When we juggle multiple tasks, procrastination can easily become a bad habit. If you have ADHD, juggling tasks can be particularly paralyzing without a good strategy in play. Here are 5 tips from “Learning How to Learn” Week #3 on how to juggle the tasks and get more done:

  • Make a list: right before bed, make your list for the next morning. Not only will you have your “to dos” for the morning but you will also free your working memory for problem solving during slumber.

  • Mix it up: incorporating movement into your activities can break up the monotony. Mix up you tasks with learning, sitting and moving to keep your brain engaged.

  • Measure your time: Knowing how long a task may take you can be a big help in terms of planning your day or understanding what it will take to be successful. The two go hand in hand. Keeping a planner to measure successes and timelines can help you narrow down your cues and optimal working environments as well.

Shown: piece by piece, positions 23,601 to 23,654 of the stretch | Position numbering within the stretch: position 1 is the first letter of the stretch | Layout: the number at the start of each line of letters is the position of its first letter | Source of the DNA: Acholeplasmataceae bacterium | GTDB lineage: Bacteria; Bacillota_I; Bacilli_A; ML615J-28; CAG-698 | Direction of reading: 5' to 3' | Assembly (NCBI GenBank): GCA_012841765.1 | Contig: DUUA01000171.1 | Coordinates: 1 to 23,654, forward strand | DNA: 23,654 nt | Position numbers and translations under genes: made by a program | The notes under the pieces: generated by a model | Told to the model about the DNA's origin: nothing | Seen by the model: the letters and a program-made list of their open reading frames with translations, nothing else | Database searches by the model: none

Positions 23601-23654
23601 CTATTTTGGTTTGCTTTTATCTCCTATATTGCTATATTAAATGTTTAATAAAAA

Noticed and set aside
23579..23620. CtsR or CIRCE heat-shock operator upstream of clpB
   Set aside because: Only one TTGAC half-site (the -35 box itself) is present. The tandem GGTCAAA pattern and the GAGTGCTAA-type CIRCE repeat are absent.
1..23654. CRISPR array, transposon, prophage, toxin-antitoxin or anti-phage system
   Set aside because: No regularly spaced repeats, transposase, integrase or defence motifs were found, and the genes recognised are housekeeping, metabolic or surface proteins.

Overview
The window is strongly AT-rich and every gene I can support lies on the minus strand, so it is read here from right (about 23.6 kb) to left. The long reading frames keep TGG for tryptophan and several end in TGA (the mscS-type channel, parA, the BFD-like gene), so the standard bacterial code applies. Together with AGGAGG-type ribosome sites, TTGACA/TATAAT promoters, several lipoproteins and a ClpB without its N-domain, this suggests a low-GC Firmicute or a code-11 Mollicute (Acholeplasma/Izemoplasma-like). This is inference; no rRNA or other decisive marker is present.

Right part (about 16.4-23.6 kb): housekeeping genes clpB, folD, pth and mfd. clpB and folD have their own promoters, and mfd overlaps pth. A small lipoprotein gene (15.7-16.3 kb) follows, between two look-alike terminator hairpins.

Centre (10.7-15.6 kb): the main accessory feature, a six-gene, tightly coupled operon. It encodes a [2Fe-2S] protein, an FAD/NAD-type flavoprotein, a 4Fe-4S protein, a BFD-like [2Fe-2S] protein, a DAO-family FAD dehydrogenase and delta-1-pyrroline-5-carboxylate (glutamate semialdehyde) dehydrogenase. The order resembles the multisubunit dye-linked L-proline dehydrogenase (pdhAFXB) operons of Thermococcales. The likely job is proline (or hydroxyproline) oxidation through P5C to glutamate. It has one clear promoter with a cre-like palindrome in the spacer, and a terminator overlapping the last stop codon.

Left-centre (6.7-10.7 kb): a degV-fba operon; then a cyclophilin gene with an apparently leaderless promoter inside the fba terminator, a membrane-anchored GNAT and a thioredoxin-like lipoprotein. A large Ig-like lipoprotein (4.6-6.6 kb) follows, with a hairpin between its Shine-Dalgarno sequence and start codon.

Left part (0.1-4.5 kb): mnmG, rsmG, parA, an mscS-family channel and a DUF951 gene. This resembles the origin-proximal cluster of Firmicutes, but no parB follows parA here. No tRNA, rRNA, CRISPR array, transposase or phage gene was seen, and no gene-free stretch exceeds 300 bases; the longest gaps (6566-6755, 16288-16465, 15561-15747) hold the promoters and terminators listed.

• Quit on Time: Just as important as establishing a start time is to determine when you will quit for the day. Setting a deadline for the end of work can provide both a reward and a deadline – both of which work well to help push through procrastination.

  • “Eat that frog” – the things that we prefer to avoid. BrianTracy, author of Eat the Frog recommends that we commit to tackling the harder tasks first thing in the morning, when our mind and energy stores are fresh.

Gaining an understanding of what gets in the way of our own "doing" or "learning" can help us create an environment for better productivity and building new belief systems that support our success. Defining your routines, expectations, and goals before beginning a day or task can set your brain up for an opportunity to beat procrastination, and one you create the momentum of success there is no stopping you! Just don't forget to stick to your quitting time as well, to help you recharge for another great day!

Want to learn more about what I'm taking away from this course? See my other posts on "THE SCIENCE OF LEARNING". You can also find tips like these and more by taking the full course for FREE here: